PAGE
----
What's a dividend reinvestment plan?

What’s a dividend reinvestment plan?

What are Dividend Reinvestment Plans (DRIPs)?

A dividend reinvestment plan, or DRIP, is often offered by companies as a way to incentivize long-term investors. Sometimes, a company may also offer discounts on reinvested shares or waive certain fees associated with the program. However, DRIPs can also be set up through brokerage accounts, which means investors can opt-in to DRIPs for stocks they have purchased through their broker. For investors who prefer a more passive approach to investing or who may not have the time to actively manage their portfolio, DRIPs can be an attractive option.

Are There Benefits of Reinvesting Dividends?

Reinvesting dividends can have significant benefits in the long run. Here are 4 benefits to reinvesting your dividends.

1 – Boost Your Returns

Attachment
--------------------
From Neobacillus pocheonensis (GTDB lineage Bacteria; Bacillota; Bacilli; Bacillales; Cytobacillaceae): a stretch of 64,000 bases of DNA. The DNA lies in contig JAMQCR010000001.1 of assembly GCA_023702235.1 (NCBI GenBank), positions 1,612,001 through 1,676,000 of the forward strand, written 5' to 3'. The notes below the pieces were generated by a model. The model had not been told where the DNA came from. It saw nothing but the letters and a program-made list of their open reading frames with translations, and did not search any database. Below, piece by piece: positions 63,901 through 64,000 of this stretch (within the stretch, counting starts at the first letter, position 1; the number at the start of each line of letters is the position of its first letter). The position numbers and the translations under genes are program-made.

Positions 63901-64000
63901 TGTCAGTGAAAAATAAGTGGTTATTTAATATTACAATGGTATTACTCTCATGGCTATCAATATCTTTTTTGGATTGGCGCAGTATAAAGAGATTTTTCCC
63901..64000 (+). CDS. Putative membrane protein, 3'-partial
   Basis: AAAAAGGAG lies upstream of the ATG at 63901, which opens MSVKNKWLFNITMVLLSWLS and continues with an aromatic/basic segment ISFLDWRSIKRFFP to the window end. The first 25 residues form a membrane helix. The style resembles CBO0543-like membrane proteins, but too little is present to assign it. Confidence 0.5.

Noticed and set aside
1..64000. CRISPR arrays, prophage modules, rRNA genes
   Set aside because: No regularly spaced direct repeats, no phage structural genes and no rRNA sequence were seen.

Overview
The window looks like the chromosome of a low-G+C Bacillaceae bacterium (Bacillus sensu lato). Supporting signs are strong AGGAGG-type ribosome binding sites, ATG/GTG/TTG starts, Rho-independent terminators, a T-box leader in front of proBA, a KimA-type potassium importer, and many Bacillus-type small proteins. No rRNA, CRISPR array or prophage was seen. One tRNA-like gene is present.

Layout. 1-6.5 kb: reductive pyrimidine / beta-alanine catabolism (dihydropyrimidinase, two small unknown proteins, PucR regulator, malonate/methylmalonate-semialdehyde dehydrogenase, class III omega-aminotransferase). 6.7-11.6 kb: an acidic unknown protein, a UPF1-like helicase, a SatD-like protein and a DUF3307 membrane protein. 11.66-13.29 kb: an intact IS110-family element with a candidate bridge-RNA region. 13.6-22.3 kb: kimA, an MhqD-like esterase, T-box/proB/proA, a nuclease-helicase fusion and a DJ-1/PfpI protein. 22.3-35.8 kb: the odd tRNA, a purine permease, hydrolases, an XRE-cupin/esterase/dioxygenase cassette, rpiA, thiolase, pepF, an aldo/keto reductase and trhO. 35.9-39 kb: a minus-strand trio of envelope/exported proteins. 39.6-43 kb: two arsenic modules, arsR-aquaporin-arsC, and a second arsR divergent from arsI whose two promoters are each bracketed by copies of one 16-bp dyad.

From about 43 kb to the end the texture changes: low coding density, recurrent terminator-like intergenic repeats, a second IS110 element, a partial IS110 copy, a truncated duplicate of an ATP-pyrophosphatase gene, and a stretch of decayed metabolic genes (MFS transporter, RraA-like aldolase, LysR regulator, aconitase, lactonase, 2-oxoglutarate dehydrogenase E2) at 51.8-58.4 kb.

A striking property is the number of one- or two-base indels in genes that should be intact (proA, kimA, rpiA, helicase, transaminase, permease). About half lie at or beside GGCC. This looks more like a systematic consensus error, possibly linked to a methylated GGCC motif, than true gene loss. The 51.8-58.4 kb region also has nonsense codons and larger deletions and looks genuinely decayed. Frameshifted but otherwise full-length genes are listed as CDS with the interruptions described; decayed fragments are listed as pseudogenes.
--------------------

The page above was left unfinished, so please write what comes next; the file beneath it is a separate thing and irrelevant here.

One of the primary benefits of reinvesting dividends is the potential for compounded returns. When you reinvest your dividends, you’re essentially buying more shares of the company’s stock with that cash. This means you’ll own more shares, which can lead to a larger dividend payment in the future. These reinvested dividends will begin to compound, potentially leading to significant gains over time. For example, let’s say you own 100 stock shares that pay a $1 dividend per share. If you reinvested those dividends for 20 years and the stock price grew at a rate of 8% per year, you would end up with over 500 shares and a total return of over 600%.

2- Lower Commission Costs or Brokerage Fees

When you reinvest dividends, you typically don’t have to pay additional fees or commissions (although it’s important to check with your broker). This can help keep your costs down over time, which can be especially important for long-term investors.

3 – Dividend Reinvestment has its Tax Benefits

Reinvesting dividends can be a tax-efficient way to invest, depending on your tax situation. When you reinvest dividends, you typically don’t have to pay taxes on those dividends immediately. Instead, you’ll owe taxes on the dividends when you eventually sell the shares. This can be beneficial if you’re in a high tax bracket, as it can defer some of your tax liability.

4- A Great Way to Stay Invested in the Market